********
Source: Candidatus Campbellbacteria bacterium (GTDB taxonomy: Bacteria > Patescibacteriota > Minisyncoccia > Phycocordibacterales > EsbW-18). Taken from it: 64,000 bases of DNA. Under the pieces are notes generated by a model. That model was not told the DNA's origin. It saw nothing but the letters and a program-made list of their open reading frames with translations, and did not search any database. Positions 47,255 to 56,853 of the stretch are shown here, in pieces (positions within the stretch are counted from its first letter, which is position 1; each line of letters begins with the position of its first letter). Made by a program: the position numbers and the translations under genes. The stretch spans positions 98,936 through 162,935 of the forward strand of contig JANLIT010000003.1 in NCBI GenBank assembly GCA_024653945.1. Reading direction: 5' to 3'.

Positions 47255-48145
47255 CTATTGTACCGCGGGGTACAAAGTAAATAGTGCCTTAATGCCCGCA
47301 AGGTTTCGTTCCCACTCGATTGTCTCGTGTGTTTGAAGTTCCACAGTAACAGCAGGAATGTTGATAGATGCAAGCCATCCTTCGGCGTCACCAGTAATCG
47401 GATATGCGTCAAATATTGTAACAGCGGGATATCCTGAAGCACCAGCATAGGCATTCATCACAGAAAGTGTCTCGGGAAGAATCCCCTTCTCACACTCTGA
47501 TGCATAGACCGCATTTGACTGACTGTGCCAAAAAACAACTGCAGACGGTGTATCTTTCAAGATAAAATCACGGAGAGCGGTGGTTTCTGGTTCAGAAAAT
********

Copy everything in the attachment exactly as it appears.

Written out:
Source: Candidatus Campbellbacteria bacterium (GTDB taxonomy: Bacteria > Patescibacteriota > Minisyncoccia > Phycocordibacterales > EsbW-18). Taken from it: 64,000 bases of DNA. Under the pieces are notes generated by a model. That model was not told the DNA's origin. It saw nothing but the letters and a program-made list of their open reading frames with translations, and did not search any database. Positions 47,255 to 56,853 of the stretch are shown here, in pieces (positions within the stretch are counted from its first letter, which is position 1; each line of letters begins with the position of its first letter). Made by a program: the position numbers and the translations under genes. The stretch spans positions 98,936 through 162,935 of the forward strand of contig JANLIT010000003.1 in NCBI GenBank assembly GCA_024653945.1. Reading direction: 5' to 3'.

Positions 47255-48145
47255 CTATTGTACCGCGGGGTACAAAGTAAATAGTGCCTTAATGCCCGCA
47301 AGGTTTCGTTCCCACTCGATTGTCTCGTGTGTTTGAAGTTCCACAGTAACAGCAGGAATGTTGATAGATGCAAGCCATCCTTCGGCGTCACCAGTAATCG
47401 GATATGCGTCAAATATTGTAACAGCGGGATATCCTGAAGCACCAGCATAGGCATTCATCACAGAAAGTGTCTCGGGAAGAATCCCCTTCTCACACTCTGA
47501 TGCATAGACCGCATTTGACTGACTGTGCCAAAAAACAACTGCAGACGGTGTATCTTTCAAGATAAAATCACGGAGAGCGGTGGTTTCTGGTTCAGAAAAT